Jay-Z may be some kind of genius, but he still tends to alternate near-perfect records with half-baked stopgaps. So, after 2002's shoddy The Blueprint 2, The Black Album predictably finds him back at the top of everyone's game. Jay remains the Henny Youngman of rap, dropping numbingly dumb couplets ("I'm from the murder capital/ Where we murder for capital") among the jewels ("My name Hov/ H-to-the-o-v/ I used to move snowflakes/ By the o-z") until you don't know what's what. The other part of his genius is that he's a trackmaster, gerrymandering the hottest beats by the hottest producers, always. (Mercenary capitalism equals aesthetics here.) Jay introduces new producers on the back of marquee names, who this time include Timbaland, the Neptunes, Eminem, and-sure to excite the older heads and baffle the kids-Rick Rubin. (If you're old hat, you're not on a Jay-Z album-just ask DJ Premier). The biggest names here turn in the weakest cuts. Timbaland's recent minimalist approach dwindles toward torpor on "Dirt Off Your Shoulders," Rubin sounds just like you'd expect (Run-DMC with a budget) and the two Neptunes tracks are just kinda there. Amazingly allotted just two tracks, Kanye West, who speeds up reggae superstar Max Romeo to vertiginous effect on "Lucifer," oedipally clowns his father figures. But in the end, criticism means squat here. Tossing invective at Jay-Z, with his street cred and sales figures, is a bit like lobbing walnuts against an oil tanker-he's as impervious to criticism as Dubya or the Yankees. Or, to quote Mr. Ric Flair: To be the man, you've got to beat the man. Amazingly, no one has yet.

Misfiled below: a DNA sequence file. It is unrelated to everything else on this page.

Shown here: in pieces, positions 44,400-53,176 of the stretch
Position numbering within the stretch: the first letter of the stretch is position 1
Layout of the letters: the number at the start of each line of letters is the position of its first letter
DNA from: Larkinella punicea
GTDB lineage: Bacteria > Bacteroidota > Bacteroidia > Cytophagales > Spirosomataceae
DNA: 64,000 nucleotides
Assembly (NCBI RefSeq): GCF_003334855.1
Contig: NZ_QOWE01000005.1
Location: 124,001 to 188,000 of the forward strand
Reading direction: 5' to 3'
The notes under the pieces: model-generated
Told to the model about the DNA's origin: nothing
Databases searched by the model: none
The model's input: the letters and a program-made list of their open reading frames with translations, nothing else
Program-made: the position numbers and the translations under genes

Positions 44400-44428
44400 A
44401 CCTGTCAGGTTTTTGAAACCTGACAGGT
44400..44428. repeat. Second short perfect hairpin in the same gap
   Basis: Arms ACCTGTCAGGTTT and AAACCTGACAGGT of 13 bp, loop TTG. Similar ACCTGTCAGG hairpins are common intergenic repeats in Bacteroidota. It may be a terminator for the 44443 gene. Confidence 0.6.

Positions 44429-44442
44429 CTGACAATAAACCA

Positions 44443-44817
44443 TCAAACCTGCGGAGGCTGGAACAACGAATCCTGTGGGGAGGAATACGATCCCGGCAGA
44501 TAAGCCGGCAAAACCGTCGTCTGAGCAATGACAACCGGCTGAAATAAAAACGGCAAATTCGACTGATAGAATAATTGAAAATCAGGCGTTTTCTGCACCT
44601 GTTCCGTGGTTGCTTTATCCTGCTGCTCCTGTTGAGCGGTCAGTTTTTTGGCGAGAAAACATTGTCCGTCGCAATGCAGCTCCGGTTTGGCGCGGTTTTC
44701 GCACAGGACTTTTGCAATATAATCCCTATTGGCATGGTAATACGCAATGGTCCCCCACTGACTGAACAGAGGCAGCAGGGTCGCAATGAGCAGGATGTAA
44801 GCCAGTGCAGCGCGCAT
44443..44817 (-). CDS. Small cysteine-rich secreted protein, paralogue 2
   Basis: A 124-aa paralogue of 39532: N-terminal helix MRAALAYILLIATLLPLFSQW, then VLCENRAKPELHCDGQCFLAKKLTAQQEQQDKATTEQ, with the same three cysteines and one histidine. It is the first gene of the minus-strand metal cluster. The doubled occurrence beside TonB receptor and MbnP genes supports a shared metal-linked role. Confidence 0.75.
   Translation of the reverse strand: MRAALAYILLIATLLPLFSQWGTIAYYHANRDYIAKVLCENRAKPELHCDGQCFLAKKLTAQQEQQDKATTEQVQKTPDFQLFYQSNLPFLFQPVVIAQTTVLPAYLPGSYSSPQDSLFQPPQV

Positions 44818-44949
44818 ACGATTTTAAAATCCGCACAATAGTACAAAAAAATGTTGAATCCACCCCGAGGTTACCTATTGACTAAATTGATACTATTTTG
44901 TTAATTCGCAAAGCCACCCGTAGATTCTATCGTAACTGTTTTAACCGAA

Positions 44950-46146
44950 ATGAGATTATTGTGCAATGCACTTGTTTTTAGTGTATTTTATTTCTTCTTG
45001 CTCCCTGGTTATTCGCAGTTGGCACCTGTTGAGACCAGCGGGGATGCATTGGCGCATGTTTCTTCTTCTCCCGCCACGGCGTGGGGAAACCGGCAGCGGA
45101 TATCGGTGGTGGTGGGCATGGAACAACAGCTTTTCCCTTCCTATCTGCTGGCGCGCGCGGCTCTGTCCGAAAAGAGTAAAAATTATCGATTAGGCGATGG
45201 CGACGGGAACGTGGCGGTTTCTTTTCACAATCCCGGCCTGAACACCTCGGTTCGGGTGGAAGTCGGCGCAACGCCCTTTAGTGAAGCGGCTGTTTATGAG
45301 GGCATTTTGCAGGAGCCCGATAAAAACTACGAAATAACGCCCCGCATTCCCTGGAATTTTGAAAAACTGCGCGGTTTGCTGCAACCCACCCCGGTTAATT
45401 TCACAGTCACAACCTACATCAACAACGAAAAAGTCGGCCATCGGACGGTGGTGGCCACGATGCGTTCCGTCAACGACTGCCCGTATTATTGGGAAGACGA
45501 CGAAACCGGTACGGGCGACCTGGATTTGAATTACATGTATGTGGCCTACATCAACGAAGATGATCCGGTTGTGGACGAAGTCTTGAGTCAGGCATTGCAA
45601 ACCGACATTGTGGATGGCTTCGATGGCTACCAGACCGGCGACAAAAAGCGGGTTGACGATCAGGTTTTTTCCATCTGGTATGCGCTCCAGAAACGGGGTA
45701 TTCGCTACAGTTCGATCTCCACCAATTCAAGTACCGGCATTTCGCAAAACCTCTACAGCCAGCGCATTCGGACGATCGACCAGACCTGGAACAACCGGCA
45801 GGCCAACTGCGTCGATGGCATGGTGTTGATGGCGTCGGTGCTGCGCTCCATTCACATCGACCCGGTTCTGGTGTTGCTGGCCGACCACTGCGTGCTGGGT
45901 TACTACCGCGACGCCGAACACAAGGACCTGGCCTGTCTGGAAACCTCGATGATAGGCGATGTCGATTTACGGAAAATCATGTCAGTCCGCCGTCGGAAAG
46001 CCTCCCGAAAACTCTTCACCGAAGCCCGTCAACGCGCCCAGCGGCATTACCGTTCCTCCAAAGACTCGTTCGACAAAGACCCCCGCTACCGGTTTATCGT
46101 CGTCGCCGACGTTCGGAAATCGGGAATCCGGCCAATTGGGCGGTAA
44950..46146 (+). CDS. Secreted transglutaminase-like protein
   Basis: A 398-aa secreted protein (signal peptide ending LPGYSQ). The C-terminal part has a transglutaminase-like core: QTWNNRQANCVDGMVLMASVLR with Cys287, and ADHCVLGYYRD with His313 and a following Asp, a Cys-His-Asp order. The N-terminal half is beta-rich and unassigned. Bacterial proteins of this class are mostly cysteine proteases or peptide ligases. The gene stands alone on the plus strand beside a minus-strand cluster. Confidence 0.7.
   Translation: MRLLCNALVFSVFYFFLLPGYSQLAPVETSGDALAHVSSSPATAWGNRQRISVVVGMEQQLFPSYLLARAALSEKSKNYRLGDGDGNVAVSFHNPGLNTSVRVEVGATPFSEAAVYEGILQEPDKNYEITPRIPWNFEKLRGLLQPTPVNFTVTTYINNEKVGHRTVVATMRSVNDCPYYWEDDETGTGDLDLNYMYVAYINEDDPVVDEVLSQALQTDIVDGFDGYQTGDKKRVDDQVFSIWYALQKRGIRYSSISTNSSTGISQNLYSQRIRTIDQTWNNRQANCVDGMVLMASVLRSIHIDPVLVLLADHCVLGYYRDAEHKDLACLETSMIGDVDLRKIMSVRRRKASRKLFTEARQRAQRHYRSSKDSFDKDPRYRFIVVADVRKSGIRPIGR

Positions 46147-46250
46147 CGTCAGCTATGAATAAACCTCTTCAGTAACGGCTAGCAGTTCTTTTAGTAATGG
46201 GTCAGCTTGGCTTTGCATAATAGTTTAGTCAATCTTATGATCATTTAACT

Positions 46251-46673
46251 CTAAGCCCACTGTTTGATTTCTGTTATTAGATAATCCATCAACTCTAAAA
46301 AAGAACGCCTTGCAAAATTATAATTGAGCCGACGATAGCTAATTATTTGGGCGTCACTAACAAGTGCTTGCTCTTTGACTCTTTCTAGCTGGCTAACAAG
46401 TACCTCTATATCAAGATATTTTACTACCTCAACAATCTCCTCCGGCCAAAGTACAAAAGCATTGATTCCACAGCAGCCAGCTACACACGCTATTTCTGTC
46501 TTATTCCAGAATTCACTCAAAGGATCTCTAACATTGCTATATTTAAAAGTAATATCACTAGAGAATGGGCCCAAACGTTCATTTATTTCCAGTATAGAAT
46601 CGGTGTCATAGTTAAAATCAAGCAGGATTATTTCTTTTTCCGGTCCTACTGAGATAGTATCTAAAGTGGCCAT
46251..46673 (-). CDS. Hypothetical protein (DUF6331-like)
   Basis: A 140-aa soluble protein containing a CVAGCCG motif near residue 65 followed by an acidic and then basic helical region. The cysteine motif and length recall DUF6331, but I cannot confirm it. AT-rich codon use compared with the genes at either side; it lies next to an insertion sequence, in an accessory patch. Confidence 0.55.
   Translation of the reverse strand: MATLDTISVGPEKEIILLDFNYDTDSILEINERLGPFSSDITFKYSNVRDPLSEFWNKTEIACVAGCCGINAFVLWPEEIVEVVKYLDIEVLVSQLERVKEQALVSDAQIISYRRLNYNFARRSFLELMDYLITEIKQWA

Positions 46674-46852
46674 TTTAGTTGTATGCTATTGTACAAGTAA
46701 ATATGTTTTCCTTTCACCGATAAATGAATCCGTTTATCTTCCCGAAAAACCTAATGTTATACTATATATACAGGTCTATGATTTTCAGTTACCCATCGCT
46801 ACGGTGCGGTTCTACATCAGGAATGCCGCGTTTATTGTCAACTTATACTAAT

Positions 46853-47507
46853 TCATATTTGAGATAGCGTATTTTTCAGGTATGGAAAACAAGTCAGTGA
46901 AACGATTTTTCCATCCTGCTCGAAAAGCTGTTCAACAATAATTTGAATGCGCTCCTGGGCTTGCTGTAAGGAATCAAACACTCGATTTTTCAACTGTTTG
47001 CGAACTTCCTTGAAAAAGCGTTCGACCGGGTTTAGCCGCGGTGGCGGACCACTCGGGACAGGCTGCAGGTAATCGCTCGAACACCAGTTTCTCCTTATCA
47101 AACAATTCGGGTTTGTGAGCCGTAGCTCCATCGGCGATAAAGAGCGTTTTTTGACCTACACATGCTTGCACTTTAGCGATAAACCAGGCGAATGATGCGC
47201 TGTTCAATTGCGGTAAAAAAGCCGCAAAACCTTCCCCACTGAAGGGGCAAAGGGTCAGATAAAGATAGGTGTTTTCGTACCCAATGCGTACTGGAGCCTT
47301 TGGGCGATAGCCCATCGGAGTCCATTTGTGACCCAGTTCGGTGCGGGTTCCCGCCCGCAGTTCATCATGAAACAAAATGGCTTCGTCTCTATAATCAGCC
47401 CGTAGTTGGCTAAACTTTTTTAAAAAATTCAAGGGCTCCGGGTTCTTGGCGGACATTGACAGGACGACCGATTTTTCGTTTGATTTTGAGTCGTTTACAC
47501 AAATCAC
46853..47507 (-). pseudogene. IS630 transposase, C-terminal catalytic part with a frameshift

Jay-Z - The Black Album CD
Regular price $13.00